By David Fong
TROY — Despite his impeccable credentials, Frosty Brown was starting to believe his day may never come.
“The longer you are out of coaching, the more people forget who are are,” the long-time Bethel High School, Troy High School and Troy Post 43 legion baseball coach said of his possible induction into the Ohio High School Baseball Coaches Hall of Fame. “There are a lot of younger guys coming in now who are probably thinking, ‘Who the heck is that guy?’ Honestly, I didn’t think it was ever going to happen.”
Fear not, Frosty — your spot in the OHSBC Hall of Fame is secure. Brown recently learned he’ll be inducted into the hall of fame during a January ceremony. He’ll be the fourth Miami County coach to enter the hall, along with Piqua’s Jim Hardman and Rick Gold and Tippecanoe’s Bruce Cahill.
“It’s a great honor, obviously,” Brown said. “You never get into coaching to win awards, but it’s always nice to be recognized by your peers.”
It’s hard not to recognize Brown’s accomplishments.
During his high school coaching career — most of which was spent at Bethel before closing out his high school career at Troy — he went a combined 596-260, making him the 14th winningest coach in Ohio high school history. At Bethel, he captured 14 Cross County Conference titles, 17 Division IV sectional championships, nine district titles and a pair of regional crowns. He took the Bees to the state final four in 1984 and led Bethel to a state runner-up finish in 1997. At Troy, he led the Trojans to a sectional championship in 2000.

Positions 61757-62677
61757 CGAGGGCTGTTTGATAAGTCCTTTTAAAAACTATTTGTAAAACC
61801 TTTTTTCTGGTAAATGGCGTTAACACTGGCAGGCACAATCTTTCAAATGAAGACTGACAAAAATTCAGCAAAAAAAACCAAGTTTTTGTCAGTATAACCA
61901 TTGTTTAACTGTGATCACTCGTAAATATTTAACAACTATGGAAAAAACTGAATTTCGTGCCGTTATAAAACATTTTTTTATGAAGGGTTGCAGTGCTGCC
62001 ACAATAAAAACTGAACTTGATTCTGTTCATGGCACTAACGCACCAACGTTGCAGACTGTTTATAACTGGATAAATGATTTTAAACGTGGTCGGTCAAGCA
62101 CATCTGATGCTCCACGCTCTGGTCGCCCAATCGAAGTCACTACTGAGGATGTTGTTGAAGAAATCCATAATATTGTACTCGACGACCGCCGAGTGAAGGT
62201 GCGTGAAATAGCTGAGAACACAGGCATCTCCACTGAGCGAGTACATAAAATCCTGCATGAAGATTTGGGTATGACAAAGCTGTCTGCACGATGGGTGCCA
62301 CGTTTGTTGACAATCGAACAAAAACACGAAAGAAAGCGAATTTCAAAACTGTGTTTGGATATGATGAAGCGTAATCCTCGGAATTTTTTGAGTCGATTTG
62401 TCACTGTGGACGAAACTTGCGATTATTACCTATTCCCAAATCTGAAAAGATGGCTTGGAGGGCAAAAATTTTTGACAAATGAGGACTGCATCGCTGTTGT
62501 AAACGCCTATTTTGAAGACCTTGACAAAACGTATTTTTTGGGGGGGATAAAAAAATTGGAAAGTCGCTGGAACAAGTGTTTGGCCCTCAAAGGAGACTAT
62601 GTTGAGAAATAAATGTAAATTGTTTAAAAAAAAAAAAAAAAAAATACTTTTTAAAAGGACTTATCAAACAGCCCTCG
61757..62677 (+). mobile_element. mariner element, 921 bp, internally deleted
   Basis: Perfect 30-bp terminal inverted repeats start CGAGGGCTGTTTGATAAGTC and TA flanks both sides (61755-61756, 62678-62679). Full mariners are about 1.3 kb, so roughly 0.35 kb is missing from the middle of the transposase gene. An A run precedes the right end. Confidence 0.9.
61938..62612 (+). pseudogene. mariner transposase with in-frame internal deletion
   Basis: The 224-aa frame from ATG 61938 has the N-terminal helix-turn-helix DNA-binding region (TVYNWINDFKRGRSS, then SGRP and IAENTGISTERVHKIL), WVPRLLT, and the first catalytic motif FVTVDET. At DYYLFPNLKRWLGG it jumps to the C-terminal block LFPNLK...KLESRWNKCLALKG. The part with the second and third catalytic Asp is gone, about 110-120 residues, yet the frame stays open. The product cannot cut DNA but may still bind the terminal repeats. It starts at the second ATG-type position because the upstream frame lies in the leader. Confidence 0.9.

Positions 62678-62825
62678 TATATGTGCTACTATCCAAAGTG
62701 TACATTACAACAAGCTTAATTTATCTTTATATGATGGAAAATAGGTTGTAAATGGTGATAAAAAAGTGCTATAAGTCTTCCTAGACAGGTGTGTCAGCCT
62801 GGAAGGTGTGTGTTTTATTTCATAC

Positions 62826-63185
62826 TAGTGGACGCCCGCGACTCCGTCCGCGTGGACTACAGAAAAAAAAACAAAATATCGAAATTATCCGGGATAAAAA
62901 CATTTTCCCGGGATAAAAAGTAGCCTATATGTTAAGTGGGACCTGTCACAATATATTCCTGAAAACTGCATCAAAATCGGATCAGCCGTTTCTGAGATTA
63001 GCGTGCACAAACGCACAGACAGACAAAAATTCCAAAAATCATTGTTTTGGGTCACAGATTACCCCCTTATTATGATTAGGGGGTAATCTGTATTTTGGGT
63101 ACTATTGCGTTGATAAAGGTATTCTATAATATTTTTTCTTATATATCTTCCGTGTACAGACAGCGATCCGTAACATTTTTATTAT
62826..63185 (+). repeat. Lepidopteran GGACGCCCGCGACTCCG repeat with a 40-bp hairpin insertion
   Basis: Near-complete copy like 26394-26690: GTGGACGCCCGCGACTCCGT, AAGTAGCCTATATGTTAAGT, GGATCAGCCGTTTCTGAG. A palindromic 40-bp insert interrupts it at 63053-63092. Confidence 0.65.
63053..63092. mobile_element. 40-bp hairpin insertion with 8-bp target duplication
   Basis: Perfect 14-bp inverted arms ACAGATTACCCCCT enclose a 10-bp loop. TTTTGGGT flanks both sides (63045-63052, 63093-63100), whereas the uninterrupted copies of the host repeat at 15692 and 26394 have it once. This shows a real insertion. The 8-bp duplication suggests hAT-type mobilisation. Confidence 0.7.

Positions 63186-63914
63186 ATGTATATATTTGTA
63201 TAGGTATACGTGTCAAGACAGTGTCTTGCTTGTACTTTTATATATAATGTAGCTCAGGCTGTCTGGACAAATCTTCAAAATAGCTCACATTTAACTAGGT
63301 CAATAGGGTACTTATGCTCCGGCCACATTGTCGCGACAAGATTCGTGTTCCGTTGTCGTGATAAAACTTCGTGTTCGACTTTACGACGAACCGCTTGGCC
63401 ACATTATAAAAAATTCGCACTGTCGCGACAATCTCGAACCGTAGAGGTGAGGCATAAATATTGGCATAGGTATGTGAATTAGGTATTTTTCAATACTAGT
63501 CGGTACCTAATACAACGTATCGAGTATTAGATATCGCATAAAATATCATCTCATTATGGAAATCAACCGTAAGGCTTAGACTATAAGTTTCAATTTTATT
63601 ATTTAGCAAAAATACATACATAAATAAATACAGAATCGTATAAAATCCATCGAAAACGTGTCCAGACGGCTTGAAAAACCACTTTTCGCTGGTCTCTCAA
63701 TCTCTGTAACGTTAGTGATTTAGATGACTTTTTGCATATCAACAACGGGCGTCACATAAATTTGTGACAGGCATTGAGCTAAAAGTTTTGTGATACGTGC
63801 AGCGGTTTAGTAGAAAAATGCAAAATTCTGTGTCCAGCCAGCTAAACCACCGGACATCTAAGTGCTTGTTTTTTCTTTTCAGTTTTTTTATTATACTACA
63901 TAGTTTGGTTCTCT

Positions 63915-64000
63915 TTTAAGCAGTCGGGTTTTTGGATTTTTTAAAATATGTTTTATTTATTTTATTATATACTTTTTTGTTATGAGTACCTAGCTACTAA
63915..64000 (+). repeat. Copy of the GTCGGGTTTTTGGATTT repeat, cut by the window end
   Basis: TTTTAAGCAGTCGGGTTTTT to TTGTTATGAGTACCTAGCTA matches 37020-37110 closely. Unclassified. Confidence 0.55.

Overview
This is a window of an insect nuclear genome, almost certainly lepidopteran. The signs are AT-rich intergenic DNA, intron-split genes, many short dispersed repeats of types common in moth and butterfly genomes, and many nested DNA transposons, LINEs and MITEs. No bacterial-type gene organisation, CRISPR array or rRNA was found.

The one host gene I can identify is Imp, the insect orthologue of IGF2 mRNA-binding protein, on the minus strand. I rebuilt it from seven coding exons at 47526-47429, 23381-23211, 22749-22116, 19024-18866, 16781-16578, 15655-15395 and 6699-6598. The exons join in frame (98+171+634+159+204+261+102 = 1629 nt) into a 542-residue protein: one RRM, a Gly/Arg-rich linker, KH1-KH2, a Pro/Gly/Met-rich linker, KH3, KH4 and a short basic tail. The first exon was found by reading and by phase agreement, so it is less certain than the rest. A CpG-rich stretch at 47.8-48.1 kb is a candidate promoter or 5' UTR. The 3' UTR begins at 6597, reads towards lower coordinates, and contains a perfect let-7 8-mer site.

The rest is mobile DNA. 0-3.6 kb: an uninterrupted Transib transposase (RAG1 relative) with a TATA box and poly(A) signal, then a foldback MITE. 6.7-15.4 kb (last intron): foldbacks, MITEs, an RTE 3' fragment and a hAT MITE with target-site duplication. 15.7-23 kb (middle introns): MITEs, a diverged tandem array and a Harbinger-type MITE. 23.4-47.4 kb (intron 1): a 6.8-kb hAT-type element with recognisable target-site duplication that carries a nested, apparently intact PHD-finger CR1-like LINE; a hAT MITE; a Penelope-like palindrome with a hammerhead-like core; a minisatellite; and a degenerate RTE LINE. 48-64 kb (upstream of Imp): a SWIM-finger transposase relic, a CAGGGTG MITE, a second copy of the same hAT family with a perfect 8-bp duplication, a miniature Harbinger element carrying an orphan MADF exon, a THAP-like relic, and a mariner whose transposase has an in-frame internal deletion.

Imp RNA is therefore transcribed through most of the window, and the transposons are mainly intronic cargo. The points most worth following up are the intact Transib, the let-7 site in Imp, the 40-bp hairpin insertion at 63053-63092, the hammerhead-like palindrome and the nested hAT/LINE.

During his time at Bethel, he sent 54 players on to play in college and three would eventually sign to play professional baseball.
“In high school baseball, we always wanted to get as many kids involved as we could,” Brown said. “Sometimes at Bethel we would end up lettering 33 or 34 kids in a season. Of course, it also helped that we played so many games — it gave us a lot of opportunities to play a lot of kids. It was important to us to get kids involved in the game and help them learn to love the game of baseball.”
Brown’s time as Troy Post 43’s coach every summer has been every bit as impressive as his high school coaching career. Since taking over the program in 1973, Brown’s teams have gone 1,158-554. Post 43 has played in 48 state, national regional or World Series tournaments.
For all of Brown’s accolades, however, he said he never would have reached this point in his career without plenty of help along the way.
“I couldn’t have done it without outstanding kids and assistant coaches,” he said. “I really have had some amazing assistants over the years. And at my house, I keep a list of every kid that’s ever played for me — because I don’t ever want to forget any of them.”
Brown also was quick to give credit to his wife, Connie, who has been with him every step of the way, whether it be at the baseball diamond helping out or running his teams’ fundraising efforts. In 1999, the Browns were named the National Amateur Baseball Federation Man and Woman of the Year. In 2000, the couple was received the Troy Community Service Award from the Troy Chamber of Commerce.
“I’ve been very fortunate to have a wife who loves the game as much as I do,” Brown said. “I could never have coached this long without Connie’s support.”
Contact David Fong at email@example.com; follow him on Twitter @thefong